Why would Yale Divinity School travel across the country to Pasadena, Calif., to host a panel discussion on a “faithful” approach to the immigration debate?
Because Southern California has long been a fulcrum of immigration and the politics and activism around it. And because, as YDS Dean Greg Sterling put it in his opening remarks at the September 25th event, “immigration is not only an issue for politicians and human rights activists; it is a moral issue.”
“For those of us who take the biblical text seriously and who recognize that the Hebrew Bible champions the rights of the ‘stranger,’ and that Jesus of Nazareth was supporter of the marginal and underrepresented of his day,” Sterling said, “it is imperative that we consider carefully how we treat people in desperate circumstances.”
Titled “Humans at the Gate: A Faithful Approach to Immigration,” the panel took place at All Saints Episcopal Church in Pasadena, whose rector, Mike Kinman ’96 M.Div., is a YDS alumnus. Making up the panel were: Isaac Cuevas, Associate Director of Immigration Affairs for the Catholic Archdiocese of Los Angeles; Felicia Escobar, a Yale alumna and former immigration policy adviser to President Obama; Apolonia Morales, Political Director for the Coalition for Humane Immigrant Rights of Los Angeles; and Lamin Sanneh, D. Willis James Professor of Divinity and Professor of History at YDS.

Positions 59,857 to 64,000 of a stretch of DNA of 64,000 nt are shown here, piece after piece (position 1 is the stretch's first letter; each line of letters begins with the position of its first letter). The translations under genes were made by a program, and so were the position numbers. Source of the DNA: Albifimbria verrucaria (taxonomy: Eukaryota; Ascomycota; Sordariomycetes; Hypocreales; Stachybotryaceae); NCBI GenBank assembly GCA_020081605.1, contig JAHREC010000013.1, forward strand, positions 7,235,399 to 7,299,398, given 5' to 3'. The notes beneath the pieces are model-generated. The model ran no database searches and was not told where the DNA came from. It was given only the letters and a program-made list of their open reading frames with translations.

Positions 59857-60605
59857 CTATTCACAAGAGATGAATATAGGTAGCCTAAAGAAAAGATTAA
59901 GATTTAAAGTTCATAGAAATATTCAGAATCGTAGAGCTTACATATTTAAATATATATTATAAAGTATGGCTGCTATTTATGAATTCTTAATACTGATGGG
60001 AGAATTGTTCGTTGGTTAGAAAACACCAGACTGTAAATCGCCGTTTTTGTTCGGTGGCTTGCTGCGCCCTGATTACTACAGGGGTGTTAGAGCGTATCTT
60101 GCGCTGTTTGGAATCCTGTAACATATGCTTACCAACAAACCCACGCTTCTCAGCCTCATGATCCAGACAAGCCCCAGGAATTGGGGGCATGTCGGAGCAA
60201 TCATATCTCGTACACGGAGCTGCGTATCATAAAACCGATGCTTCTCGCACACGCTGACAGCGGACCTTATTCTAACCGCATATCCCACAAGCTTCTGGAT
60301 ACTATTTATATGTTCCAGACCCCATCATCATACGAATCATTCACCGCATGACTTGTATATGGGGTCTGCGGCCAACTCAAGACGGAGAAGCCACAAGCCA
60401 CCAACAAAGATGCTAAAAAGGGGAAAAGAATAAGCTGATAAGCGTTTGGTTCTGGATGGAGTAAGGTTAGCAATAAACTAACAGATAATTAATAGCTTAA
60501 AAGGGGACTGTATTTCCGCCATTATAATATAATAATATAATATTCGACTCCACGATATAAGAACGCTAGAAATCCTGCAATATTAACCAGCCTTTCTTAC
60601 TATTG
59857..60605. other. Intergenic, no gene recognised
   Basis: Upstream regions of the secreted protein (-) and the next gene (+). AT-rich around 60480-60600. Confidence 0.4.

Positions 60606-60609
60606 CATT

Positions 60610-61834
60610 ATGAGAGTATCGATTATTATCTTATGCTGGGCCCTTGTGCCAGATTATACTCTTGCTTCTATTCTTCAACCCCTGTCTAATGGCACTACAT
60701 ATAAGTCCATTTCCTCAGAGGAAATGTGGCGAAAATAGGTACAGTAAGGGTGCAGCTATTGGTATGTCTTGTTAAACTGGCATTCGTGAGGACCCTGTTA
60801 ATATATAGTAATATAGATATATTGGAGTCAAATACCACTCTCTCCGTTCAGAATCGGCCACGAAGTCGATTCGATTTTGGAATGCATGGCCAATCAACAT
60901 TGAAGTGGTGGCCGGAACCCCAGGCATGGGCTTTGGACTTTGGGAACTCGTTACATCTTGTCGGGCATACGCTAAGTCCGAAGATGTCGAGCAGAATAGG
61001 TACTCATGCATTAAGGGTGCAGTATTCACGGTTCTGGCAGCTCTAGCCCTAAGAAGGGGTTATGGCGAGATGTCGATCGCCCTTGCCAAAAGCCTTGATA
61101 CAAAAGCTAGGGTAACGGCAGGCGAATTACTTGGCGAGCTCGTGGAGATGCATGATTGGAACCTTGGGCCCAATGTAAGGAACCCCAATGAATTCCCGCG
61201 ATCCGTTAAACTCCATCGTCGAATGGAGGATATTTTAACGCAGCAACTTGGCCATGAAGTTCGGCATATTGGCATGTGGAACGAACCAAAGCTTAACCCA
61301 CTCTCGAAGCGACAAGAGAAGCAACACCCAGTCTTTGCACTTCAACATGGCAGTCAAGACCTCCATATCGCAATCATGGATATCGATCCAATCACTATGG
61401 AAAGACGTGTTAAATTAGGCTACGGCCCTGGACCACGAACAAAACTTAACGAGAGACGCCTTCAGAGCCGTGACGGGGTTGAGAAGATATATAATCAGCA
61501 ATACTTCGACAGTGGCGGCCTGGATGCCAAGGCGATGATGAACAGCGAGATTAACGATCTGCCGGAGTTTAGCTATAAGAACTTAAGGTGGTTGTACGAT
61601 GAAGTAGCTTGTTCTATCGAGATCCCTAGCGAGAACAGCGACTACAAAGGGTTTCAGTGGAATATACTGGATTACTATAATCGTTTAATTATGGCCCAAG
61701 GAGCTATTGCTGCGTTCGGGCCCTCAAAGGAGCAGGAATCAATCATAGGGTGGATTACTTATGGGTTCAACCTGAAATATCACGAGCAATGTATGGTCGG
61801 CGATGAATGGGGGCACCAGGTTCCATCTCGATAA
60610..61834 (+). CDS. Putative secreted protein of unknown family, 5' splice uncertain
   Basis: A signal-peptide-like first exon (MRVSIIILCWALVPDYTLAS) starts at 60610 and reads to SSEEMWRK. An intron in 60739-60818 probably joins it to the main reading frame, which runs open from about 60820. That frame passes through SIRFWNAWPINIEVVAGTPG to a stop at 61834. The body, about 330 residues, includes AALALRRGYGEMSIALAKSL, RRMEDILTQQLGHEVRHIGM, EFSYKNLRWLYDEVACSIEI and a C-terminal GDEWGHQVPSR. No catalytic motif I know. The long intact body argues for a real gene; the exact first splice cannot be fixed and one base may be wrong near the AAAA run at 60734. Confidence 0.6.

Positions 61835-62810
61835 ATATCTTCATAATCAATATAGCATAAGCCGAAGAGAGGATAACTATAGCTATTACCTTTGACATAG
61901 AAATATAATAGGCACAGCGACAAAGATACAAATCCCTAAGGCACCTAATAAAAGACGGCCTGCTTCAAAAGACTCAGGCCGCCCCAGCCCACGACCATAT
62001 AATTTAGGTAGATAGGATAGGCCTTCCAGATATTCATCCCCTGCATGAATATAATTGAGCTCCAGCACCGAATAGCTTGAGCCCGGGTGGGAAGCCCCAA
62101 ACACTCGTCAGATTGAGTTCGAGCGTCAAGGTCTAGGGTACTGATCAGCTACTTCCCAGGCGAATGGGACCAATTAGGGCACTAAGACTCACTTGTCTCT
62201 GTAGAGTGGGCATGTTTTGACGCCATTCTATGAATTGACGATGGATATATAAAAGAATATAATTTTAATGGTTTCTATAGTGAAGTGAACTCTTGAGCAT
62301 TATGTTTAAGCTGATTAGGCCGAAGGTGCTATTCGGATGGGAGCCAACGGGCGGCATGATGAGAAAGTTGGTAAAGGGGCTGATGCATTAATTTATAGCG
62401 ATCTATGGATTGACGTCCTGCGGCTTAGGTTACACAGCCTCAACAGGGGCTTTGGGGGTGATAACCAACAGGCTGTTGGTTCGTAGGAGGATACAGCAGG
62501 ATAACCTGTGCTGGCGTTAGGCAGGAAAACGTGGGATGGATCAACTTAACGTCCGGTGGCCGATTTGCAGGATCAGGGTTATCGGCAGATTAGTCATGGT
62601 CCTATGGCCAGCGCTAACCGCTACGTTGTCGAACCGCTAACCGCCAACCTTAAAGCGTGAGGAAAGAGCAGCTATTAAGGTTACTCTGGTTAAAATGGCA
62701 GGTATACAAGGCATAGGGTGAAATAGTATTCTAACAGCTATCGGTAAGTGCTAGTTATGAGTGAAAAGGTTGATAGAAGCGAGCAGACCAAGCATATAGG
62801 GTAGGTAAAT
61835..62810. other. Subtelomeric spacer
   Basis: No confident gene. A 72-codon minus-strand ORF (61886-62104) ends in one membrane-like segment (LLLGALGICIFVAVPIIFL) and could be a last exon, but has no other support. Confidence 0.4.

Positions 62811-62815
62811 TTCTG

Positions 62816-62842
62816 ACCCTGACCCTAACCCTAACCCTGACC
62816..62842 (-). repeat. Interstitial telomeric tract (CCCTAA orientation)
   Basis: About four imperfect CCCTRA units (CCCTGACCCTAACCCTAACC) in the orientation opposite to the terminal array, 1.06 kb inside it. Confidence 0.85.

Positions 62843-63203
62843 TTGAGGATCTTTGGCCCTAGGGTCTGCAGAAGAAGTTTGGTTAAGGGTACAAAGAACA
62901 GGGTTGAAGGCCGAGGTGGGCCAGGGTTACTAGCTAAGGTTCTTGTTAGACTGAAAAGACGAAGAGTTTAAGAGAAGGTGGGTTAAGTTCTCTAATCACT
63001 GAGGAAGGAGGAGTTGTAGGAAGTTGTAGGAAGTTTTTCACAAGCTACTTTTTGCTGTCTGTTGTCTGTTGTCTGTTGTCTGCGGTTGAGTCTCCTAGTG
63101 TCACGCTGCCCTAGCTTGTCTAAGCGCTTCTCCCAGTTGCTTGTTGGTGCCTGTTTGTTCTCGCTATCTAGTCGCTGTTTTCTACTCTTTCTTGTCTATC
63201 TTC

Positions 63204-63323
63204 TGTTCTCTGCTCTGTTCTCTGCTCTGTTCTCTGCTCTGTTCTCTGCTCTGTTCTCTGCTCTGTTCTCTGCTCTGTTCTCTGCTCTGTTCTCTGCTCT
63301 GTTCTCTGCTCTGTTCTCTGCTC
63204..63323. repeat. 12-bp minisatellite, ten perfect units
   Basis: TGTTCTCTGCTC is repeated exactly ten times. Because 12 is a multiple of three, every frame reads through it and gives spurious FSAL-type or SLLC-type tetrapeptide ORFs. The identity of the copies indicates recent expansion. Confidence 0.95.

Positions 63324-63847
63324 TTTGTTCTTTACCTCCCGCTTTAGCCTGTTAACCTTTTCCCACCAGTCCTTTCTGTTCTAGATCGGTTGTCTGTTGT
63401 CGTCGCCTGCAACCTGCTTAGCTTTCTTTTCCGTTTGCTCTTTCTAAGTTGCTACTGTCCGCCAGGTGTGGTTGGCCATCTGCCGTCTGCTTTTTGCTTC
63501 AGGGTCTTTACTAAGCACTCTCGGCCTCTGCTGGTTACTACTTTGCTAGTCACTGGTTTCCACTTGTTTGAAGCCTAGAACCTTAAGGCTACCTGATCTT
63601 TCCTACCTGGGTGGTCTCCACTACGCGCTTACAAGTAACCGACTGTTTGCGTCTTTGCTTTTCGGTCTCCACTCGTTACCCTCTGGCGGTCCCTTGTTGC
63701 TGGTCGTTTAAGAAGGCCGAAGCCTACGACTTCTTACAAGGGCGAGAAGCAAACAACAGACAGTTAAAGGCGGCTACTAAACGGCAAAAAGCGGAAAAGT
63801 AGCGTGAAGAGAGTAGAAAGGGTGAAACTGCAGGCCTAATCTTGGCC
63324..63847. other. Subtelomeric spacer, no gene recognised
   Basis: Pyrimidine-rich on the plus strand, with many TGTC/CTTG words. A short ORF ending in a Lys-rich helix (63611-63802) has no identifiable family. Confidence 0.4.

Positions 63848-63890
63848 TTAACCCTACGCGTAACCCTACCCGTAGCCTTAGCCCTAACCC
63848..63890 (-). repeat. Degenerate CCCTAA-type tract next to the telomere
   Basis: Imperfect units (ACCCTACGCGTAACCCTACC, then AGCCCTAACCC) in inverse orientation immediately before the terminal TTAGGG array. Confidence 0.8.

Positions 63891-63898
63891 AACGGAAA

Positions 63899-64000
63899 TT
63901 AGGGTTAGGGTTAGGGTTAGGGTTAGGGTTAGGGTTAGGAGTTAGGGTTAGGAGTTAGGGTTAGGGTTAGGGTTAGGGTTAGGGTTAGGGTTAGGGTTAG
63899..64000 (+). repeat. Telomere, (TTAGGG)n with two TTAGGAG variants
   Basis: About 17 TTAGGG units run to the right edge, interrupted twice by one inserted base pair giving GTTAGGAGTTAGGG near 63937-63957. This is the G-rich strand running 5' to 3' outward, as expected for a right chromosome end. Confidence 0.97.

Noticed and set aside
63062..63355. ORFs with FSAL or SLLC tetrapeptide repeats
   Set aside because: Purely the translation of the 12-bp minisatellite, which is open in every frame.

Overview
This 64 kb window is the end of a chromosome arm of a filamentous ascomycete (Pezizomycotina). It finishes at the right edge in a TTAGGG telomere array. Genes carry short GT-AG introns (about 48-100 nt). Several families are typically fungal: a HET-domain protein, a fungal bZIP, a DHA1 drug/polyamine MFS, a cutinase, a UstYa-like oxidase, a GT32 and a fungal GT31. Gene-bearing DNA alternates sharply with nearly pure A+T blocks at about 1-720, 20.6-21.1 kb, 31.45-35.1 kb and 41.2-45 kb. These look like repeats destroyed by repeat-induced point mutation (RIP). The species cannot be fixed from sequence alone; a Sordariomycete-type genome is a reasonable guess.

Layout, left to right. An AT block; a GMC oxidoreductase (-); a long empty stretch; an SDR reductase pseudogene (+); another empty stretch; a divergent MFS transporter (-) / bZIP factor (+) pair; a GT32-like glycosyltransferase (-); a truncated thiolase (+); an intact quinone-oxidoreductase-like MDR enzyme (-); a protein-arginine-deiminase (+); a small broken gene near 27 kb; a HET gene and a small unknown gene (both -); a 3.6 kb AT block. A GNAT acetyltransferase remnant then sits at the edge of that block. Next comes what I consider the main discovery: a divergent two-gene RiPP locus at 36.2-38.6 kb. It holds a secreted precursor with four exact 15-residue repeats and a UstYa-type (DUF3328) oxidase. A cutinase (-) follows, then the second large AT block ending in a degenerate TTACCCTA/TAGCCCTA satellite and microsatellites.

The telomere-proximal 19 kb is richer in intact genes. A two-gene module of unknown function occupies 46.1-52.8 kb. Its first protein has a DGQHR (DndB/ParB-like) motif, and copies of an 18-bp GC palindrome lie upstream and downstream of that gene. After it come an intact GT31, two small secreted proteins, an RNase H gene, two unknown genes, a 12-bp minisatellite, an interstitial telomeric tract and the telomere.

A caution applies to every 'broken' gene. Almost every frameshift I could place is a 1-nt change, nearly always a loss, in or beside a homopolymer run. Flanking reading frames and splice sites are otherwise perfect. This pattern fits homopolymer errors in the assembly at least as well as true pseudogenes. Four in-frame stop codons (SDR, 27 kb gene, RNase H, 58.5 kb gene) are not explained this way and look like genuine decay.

The moderator was Stephen Pitti, Professor of History and American Studies at Yale and Director of the University’s Center for the Study of Race, Indigeneity, and Transnational Migration.
While much of the panel discussion focused on Latino/a immigrants, Sanneh at one point spoke about the country’s approach to Muslim immigrants.
When it comes to followers of Islam and other non-majority religions, Sanneh noted, we are prone to falling for “simple ideas, caricatures, and stereotypes.” On the other hand, Sanneh said, we see the “extraordinary generosity of Americans and a remarkable degree of religious tolerance. Americans don’t like it when someone attacks another person’s religion. This is very deep.”
The event was cosponsored by the Yale Club of Los Angeles and the Association of Yale Alumni, with strong support from All Saints Church.
The Pasadena panel came as part of a series of biannual public affairs events hosted by the Divinity School around the country with the aim of bringing the voice of theology and morality to public debates. Next in the series is a March 12 panel in Memphis, Tenn., examining the legacy of Martin Luther King, Jr.
Yale Daily News: “Div School takes immigration stand”
Pasadena Now: “Religiosity and Immigration: Where to Draw the Lines?”